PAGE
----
by Stella Gibbons
Publication Date: January 1, 1970
...for the first time in her life, she was living as she had always unknowingly wanted to live: in freedom and solitude, with an animal for close companion. Her new life had acted upon her like a strong and delicious drug.
Ivy Gower, a curmudgeonly middle-aged charwoman with some slightly witchy talents, inherits a rural cottage in Buckinghamshire and takes up residence near the tiny village of Little Warby. Having settled in with a rescued dog and a pet pigeon, she manages, despite her anti-social instincts, to have surprising effects on her new neighbours, including Angela Mordaunt, a spinster still mourning her dead beau, Coral and Pearl Cartaret, ditzy sisters who have just opened a tea shop, the local vicar, and wealthy Lord Gowerville, whose devotion she earns by healing his beloved dog. But her biggest challenge will likely be the 12-year-old runaway who shows up at her door...
Blending vivid characters and a deep knowledge of human nature, this is also a funny and poignant tale of the challenges and freedoms of old age and solitude.
There really couldn’t have been a better start to my DSP December than The Woods in Winter, which is placed primarily within a wintry landscape, exactly as the title would suggest. You can find out more about DSP December which is the brainchild of Liz from Adventures in Reading…: here.
Now it was December. The last leaves had gone and the beeches stood naked and strong, and breathing out calm, or rocking slowly in the tearing winds that whirled their copper carpet in showers. With her winter hat rammed well over her brow, and followed by Neb leaping and pouncing after the flying leaves, Ivy walked in the woods, with step light as the racing clouds above; unnoticeable, dark and small in the bronze and russet glades, below the giant branches.
This is my 4th Stella Gibbons, and I have several more on my TBR, some of which were also published as part of DSP’s Stella Gibbons tranche, some of which are print Vintage paperbacks that I’ve picked up here and there. Somewhat oddly, none of them are her best known work, Cold Comfort Farm, although I’m sure I will get to that one sooner or later as well.
What I like best about Gibbons is that she writes really interesting women characters – her men tend to be placeholders and catalysts around which the action happens, but her women are really complex. She absolutely does not write characters that are either unremittingly good or relentlessly bad; every character has positive traits, negative traits, blind spots, stupidity, bad behavior, brilliant moment of insight (OK, maybe not always brilliant moments of insight). They make terrible decisions, which sometimes turn out badly, they make decisions that would have been terrible for the time in which they lived, but which turn out to be exactly right, or they make the right decision, but it turns out to make them miserable.
This book centers around a middle-aged char lady, Ivy, who inherits a life estate in a dilapidated cottage in the country and who sets about living her life for the first time. She rescues a dog – Nebby – from an abusive situation and the two of them live in harmonious austerity.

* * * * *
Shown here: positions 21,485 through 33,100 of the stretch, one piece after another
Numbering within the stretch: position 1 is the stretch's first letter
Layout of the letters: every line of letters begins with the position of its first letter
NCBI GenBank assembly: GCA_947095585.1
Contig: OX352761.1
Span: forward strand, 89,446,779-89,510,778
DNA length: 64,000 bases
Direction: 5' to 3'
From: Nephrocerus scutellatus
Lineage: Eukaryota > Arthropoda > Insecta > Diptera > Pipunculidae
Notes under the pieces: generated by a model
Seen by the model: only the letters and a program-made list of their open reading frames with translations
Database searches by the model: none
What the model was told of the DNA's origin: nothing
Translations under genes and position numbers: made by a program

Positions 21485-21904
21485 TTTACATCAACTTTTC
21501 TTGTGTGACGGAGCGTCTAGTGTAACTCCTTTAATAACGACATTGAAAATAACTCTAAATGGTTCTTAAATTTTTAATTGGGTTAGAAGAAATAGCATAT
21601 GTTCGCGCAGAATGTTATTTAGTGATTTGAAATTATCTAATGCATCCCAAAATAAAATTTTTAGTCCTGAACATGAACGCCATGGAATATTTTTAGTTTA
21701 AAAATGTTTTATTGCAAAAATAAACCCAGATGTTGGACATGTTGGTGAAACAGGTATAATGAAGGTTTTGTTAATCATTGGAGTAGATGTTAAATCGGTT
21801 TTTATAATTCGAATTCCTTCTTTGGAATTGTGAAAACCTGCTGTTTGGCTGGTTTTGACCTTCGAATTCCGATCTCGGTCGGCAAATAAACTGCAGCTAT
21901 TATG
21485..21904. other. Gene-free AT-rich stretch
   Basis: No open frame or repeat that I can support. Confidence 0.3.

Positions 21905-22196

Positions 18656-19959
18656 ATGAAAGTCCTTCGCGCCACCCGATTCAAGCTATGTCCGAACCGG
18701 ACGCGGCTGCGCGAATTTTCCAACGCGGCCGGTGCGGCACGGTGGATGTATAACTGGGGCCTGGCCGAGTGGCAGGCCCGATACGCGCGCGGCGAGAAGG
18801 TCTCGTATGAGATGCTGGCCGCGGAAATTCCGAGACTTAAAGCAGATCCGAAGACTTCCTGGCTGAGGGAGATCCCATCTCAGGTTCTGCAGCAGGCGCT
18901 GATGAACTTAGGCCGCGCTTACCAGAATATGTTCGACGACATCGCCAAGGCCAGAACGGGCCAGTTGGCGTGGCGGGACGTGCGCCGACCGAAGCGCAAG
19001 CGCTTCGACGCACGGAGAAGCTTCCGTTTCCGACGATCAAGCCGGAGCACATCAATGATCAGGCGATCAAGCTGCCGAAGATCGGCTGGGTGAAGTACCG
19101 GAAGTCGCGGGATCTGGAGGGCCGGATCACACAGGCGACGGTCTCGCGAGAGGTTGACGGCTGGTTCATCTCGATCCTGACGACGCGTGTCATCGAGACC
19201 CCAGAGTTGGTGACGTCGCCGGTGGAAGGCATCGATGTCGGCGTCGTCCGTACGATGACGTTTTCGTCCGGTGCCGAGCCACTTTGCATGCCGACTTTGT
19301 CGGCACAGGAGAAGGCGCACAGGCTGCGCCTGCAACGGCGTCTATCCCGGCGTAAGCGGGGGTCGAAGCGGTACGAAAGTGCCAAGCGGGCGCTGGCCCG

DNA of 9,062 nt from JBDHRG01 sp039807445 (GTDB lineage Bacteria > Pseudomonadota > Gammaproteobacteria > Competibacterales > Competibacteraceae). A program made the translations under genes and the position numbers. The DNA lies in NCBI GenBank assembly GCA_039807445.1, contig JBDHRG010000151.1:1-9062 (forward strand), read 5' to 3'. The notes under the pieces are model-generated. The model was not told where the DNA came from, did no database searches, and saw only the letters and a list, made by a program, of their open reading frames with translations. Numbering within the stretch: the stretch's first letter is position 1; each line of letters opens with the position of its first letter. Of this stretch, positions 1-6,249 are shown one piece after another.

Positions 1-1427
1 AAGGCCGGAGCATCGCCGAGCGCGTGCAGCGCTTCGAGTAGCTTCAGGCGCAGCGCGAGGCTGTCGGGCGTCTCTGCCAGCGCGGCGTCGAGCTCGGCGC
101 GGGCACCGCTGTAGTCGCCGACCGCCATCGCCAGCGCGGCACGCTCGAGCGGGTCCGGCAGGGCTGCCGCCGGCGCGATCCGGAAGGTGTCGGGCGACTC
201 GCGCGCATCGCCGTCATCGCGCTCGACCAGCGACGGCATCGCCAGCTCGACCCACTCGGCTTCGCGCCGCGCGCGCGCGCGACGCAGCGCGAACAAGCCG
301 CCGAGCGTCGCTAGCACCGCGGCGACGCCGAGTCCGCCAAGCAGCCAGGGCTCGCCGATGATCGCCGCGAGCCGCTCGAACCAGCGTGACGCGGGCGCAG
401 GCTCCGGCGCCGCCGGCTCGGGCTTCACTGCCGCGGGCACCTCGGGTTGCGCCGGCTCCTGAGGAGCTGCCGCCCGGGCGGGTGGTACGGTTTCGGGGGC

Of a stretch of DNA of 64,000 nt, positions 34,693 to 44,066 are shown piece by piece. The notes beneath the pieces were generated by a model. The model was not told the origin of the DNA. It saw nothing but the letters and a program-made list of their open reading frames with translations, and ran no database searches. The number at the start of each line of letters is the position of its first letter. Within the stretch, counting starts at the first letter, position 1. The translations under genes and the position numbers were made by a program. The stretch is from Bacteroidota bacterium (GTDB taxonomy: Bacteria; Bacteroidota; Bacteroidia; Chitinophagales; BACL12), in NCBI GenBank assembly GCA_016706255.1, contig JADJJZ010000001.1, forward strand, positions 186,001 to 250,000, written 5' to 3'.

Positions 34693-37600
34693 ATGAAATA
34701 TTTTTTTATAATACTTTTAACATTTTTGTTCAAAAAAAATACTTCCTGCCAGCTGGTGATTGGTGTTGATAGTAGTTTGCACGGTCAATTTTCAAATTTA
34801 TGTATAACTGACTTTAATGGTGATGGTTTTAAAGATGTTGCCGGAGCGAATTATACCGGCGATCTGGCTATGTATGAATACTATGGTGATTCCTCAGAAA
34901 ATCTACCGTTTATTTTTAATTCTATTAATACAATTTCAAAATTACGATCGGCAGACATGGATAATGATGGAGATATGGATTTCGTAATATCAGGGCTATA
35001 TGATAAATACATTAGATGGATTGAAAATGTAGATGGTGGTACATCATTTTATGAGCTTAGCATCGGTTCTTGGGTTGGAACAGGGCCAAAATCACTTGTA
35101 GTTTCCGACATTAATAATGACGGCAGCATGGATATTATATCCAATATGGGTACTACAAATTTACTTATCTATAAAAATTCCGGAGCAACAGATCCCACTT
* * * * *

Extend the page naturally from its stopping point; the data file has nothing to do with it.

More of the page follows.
In Ivy’s case it was because, for the first time in her life, she was living as she had always unknowingly wanted to live: in freedom and solitude, with an animal for close companion. Her new life had acted upon her like a strong and delicious drug.
I read Lolly Willowes, by Sylvia Townsend Warner a couple of months ago – I haven’t gotten around to writing about it, yet, but I will. There were elements to this book that had that same witchy, supernatural vibe.
She began to dance; round and round the table and between the mattress, pulling him after her in awkward mimicry while their shadows reared and dwindled, reared and dwindled, against the fire-painted walls. Green and blue flames from the logs on the fire were their torch-light, and Neb’s wild barking was their music. The cottage rang, glowing like some fiery cave
There are also four unmarried young women in this book: Coral, Pearl, Helen and Angela. By the end of the book, each of them is married, and their travails are lightly covered – Angela gets probably the most page time, as an unmarried woman in her thirties whose beloved died in the war, she has been living in the past. She makes a pretty bold decision to climb out of the grave in which she has buried herself next to Peter and live again.
There is also a wonderful interlude between Ivy and a boy of approximately 12, Mike, who shows up at her cottage having run away from home, and who lives with her for a brief period. Ivy has approximately the same sensibilities as a 12 year old boy, when it comes right down to it, and there is definitely loss when he leaves.
I really enjoyed The Woods in Winter – it’s probably my favorite by Gibbons that I’ve read. Published in 1970, it was the last book that Gibbons submitted for publication. She went on to write two others, but those were not published until after her death. Most of the book takes place in the late 1940’s – I think – but there is an epilogue from 1970 that provides a nice birds-eye view of the lives of all of the side characters who are in late middle age, including Mike. His fate was absolutely one of my favorite elements of the book.